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Sarah Morton is a famous British mystery author. Tired of London and seeking inspiration for her new novel, she accepts an offer from her publisher John Bosload to stay at his home in Luberon, in the South of France. It is the off-season, and Sarah finds that the beautiful country locale and unhurried pace is just the tonic for her--until late one night, when John's indolent and insouciant French daughter Julie unexpectedly arrives. Sarah's prim and steely English reserve is jarred by Julie's reckless, sexually charged lifestyle. Their interactions set off an increasingly unsettling series of events, as Sarah's creative process and a possible real-life murder begin to blend dangerously together. Written by
Sujit R. Varma
Charlotte Rampling's character Sarah is named after her sister, who killed herself at age 23. She told The Guardian, "I thought that after such a very long time of not letting her be with me that I would like to bring her back into my life." See more »
The morning after that Julie arrived to the villa, we can see an external shoot of the house where all the blue shutters are open. A moment later, when Sarah goes outside the kitchen and looks toward the Julie's bedroom, the shutters are opened (the last french window and the window near the right corner). See more »
When someone keeps an entire part of their life secret from you, it's fascinating and frightening.
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Clever movie that does not reveal itself until at least 15 or 20 minutes after it is over.
Our neighbor Donna has a knack for buying offbeat DVDs, and 'Swimming Pool' is one of the more. She asked us to see it, and explain it to her. Charlotte Rampling plays the central character of Sarah Morton, a writer who seeks new inspiration at her publisher's vacation home in the south of France. All is well and quiet until Julie (pretty and nubile Ludivine Sagnier) shows up, claiming to be the daughter that Sarah's publisher failed to mention. Sarah and Julie are like fire and ice, oil and water, acid and caustic. Everything that Julie is, carefree, bold, and over sexed, Sarah isn't. Then, what we see developing is Sarah using Julie as the inspiration for her writing. Sarah begins to encourage Julie. And Julie provides much inspiration! This isn't a movie for those put off by nudity or the French habits of liberal sleeping around. But for those who like a clever and absorbing story, that will tingle your brain cells when it is over, having you asking "What exactly happened?" , then you will probably enjoy this one.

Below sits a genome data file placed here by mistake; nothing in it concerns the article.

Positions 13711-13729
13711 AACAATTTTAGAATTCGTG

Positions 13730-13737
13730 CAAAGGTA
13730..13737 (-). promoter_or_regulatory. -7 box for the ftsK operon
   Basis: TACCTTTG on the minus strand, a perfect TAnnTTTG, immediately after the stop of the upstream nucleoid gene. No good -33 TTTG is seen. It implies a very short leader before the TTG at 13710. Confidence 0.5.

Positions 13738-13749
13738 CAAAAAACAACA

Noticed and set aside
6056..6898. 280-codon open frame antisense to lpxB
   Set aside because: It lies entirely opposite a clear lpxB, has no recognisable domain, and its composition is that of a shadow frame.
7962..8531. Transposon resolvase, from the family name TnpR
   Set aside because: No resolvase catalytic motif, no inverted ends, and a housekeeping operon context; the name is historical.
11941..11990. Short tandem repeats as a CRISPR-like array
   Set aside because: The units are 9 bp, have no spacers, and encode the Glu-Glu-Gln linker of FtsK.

SPOILERS follow, quit reading if you have not seen 'Swimming Pool.' As the story progresses, Sarah gets less annoyed with Julie's bratty and loose behavior, and actually seems to be inspired to experiment a bit too. Things turn sinister when Julie is putting off the night time poolside advances of one of the men she brought home, and ends up murdering him. Instead of admonishing Julie, Sarah helps her dispose of the body. The next day, when the village-dwelling gardener shows up, threatening to discover the deed, Sarah offers misdirection by stripping and inviting the old gentleman to her room for sex. BIGGEST SPOILER -- when Sarah gets back to London, her publisher's offices, meets 'Julia', the young daughter who looks and acts nothing like 'Julie' of the movie. My best interpretation, which is also based on comments by writer/director Ozon, is the 'movie' in France was in the imagination of Sarah, starting when she opened her window at night, and which was actually the book she was writing. As the movie ends in London, Sarah shows her publisher John the manuscript for 'Swimming Pool', which he doesn't like. Then she gives him a copy of the published book, telling him he knew he wouldn't like it, because it was a parody of him, and had someone else publish it.
Update: Saw it again January 2011 and it is a great movie to re-watch.
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